Monday, January 24, 2011

Bloody Monday


I love Science Fundays. But I always ALWAYS feel so unproductive, inefficient, incomplete afterwards.I always have SO MUCH I want to do, teach, experience and it seems we never ever have the time to do all the great things or go as in depth as I want. I feel I have just never taught enough, I have let everyone (esp the moms) down, that it's not a good educational use of 2 hours. I need a whole DAY!! maybe two!

Yet, moms still bring their kids, my kids love it, and there seems to be some learning I guess.

** Pics of making our own Fingerprint powder and using it: CLICK HERE

** Click to see our "real Crime Scene Processing" CLICK HERE

** Check Out Pictures from our Cake Mystery and Shoe Impression by clickingHERE (shoes, foam, & cake).

** Our Tool Mark Analysis Activity -> CLICK HERE

Anyway- today's Forensic Science Theme was blood. (we learned a bit about blood, but didn't get into the forensic as much as I wanted)

LAB #1
Make Fake blood

We started with Corn Syrup and red food coloring.




Then we talked about different things to add to change the consistency and transparency to make it look real.

I used info/ingredients ideas from THIS FAKE BLOOD website. Check it out! Make Your own fake blood!! It's GREAT!!



Each boy's blood was a little different. While making it, they'd ask "is this right? Does it look like it's supposed to?" I told them, this is their blood and they need to add the different ingredient to make it how THEY like it and how they think blood looks. (so Connor asked if he can make his green like alien blood)

After that we cleaned up-- a bit. Then talked about some terms. I love scientific words. I love how you can tell what a words means even if you don't know it, if you know what the different root words that make it mean.

For those playing along at home:
1. hematology: from the Greek αἷμα haima "blood" and 'ology'= The Study Of
2. Cytology: rom Greek κύτος, kytos, "a hollow container", and 'ology'= The Study Of
3. Leukocytes: "leuco-" being Greek for white, CYTES- from cyto- which we just learned.
- also Leukemia.
4. Erythroctyes: from Greek erythros for "red" and the CYTES
5. Blood plasma: The liquid part of the blood that carries the cells. *Gavin said "if we were in a river, we'd represent the blood cells and the river that carried us would be like the plasma
6. Blood Platelets: the substance in the blood cells that cause it to clot.
-- hemaphilia- we already knew that the 'philia' means 'love'. 'hema' we learned today. (blood). People with this disorder do not have enough clotting ability and bleed/briuse too much/easily, with out forming scabs, etc
7. Phlebotomy: PHLEB from the greek meaning vein. 'tomy' from the greek tomia- "to cut'. It was a term for BLOOD LETTING- which we discussed.
-- related word ANATOMY. from Gk. anatomia, from anatome "dissection," from ana- "up" & Tomia- Cutting Up.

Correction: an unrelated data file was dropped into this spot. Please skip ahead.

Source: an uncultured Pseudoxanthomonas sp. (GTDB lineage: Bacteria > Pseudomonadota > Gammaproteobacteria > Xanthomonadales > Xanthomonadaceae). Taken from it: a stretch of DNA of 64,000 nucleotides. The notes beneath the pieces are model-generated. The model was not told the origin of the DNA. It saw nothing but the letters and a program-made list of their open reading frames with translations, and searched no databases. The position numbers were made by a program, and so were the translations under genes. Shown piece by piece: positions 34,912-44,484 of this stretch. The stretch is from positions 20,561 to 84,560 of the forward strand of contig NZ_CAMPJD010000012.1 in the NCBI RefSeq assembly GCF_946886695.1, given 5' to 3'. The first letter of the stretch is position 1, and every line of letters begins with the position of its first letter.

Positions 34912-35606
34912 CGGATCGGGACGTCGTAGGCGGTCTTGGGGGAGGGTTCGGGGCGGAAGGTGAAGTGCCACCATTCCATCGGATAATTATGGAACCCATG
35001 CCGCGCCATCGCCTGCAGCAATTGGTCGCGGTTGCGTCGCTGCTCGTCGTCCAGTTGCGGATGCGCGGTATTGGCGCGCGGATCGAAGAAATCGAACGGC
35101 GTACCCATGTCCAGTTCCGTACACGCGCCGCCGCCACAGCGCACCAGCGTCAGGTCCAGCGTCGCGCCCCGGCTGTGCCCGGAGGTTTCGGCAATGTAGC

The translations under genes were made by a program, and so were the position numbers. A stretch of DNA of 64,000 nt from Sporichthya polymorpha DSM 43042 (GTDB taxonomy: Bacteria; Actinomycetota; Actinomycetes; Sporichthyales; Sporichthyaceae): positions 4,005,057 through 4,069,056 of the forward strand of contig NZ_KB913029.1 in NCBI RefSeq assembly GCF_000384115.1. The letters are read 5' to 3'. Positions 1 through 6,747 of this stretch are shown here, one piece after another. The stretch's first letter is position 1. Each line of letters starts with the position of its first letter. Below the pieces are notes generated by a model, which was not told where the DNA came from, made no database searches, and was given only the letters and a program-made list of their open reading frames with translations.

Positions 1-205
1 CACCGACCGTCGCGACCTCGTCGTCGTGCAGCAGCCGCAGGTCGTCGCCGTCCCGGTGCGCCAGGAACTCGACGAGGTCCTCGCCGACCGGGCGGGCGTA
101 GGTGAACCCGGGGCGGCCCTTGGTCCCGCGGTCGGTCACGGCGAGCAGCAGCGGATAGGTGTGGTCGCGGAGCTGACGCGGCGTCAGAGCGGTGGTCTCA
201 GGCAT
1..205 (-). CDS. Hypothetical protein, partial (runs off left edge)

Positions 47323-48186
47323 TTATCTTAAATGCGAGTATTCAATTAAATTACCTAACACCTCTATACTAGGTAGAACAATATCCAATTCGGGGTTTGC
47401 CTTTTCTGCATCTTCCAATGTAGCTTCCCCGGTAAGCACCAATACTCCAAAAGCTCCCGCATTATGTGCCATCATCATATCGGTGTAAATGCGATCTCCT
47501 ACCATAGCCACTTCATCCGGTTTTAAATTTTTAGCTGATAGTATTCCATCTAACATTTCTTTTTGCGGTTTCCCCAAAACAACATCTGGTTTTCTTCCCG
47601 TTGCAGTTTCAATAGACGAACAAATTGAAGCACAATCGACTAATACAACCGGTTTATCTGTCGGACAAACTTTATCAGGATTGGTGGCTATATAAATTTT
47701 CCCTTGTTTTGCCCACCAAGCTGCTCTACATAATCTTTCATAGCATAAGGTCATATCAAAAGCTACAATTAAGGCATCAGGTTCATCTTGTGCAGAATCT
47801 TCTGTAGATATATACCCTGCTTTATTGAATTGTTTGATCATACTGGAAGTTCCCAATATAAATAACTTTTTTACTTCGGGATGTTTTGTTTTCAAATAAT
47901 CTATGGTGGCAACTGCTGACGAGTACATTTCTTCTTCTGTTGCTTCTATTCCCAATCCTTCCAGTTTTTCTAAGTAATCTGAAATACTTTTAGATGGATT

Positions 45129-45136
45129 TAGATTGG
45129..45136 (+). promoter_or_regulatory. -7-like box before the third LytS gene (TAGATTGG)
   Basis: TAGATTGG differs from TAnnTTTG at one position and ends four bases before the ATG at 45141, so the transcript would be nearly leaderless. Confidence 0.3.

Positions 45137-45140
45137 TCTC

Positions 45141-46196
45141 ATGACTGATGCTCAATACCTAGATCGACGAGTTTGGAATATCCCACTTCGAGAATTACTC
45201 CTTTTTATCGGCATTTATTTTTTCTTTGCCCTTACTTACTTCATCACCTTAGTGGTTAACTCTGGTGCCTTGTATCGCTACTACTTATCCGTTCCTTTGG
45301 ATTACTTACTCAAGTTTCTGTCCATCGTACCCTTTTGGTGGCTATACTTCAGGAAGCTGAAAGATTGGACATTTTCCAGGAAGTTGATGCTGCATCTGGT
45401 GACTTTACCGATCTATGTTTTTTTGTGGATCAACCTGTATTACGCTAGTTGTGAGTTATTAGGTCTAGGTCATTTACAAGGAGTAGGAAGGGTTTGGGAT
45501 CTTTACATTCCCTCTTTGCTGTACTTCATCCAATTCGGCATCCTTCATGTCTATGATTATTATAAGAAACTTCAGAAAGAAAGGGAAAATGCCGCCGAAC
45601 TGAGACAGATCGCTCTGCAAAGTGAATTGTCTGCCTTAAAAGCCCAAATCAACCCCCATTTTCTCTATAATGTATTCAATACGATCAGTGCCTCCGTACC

8. Agglutinate: from the greek gluten,meaning 'glue', glutenate-meaning 'to glue'. It is therm used for the clumping of the red blood cells in our Blood Typing Test
--related words GLUTEN (they recognized that word from Gluten Free Foods they see at Trader Joe's,
** be careful, if calling someone 'glutenous' because they have nature of glue/behave like glue, do not accidentally tell they are gluttonous (tendency to overeat way too much)

~ one of my favorite sites: http://www.etymonline.com/index.php ~

After that we washed our hands and got out the Eldoncards for blood typing.




We talked a bit about how to dispose of our needles (anything with blood). I have a COOL RED BIO-HAZARD/Sharps container for just this purpose!!!
(what does it say about me that I am giddy with excitement to have my very own red plastic bio-hazard material disposal container??)

We read the instructions (outloud and on their own). 3 of us went through with pricking ourselves. (2 decided to wait until they accidentally get cut and then will get their cards out.)

we talked a bit about the the different blood types and the antigens that make the. Got out magnifying glasses to get a better look at the agglutinated blood.

Then we went outside with knives and our blood to try to make blood drips from a knife (walking) at different heights. to compare shape/angle, etc. but with the wind and the fact that our fake blood was a bit too thick it wasn;t working. So I gave up.

I changed to a different lab I had. Comparing blood drops made on different surfaces.
I had the following surfaces:
  1. Carpet Square (I used an old bath rug- the ones you have in front of the tub to step on after a bath/shower)
  2. ceramic tile
  3. glass (from a picture fame we never used yet)
  4. cardboard
  5. cloth/fabric
  6. sponge
When dropped onto a non-porous surface a blood drop remains round with smooth edges.
When dropped on a porous surface the drop will have jagged edges. the more pourous, the more spear-out & jagged.

They dropped blood onto the different surfaces and then drew pictures of what it looked like. (they used the magnifying glass for this one, too).

(below) on glass. non-porous. nice round & smooth-->


(below) Cardboard- see the edges started to break & jag from the porousness of the cardboard?


(below)- and, of course, a sponge is very porous- lots of spreading of the blood drop

I had 2 other labs and a few more things about blood to talk about. But we had to end it there as C&K had auditions to attend.

I did send home a worksheet/lab with Landon and my boys will do it tomorrow. I want to do the newspaper one again. I will have to do it inside I guess. [probably in the garage]

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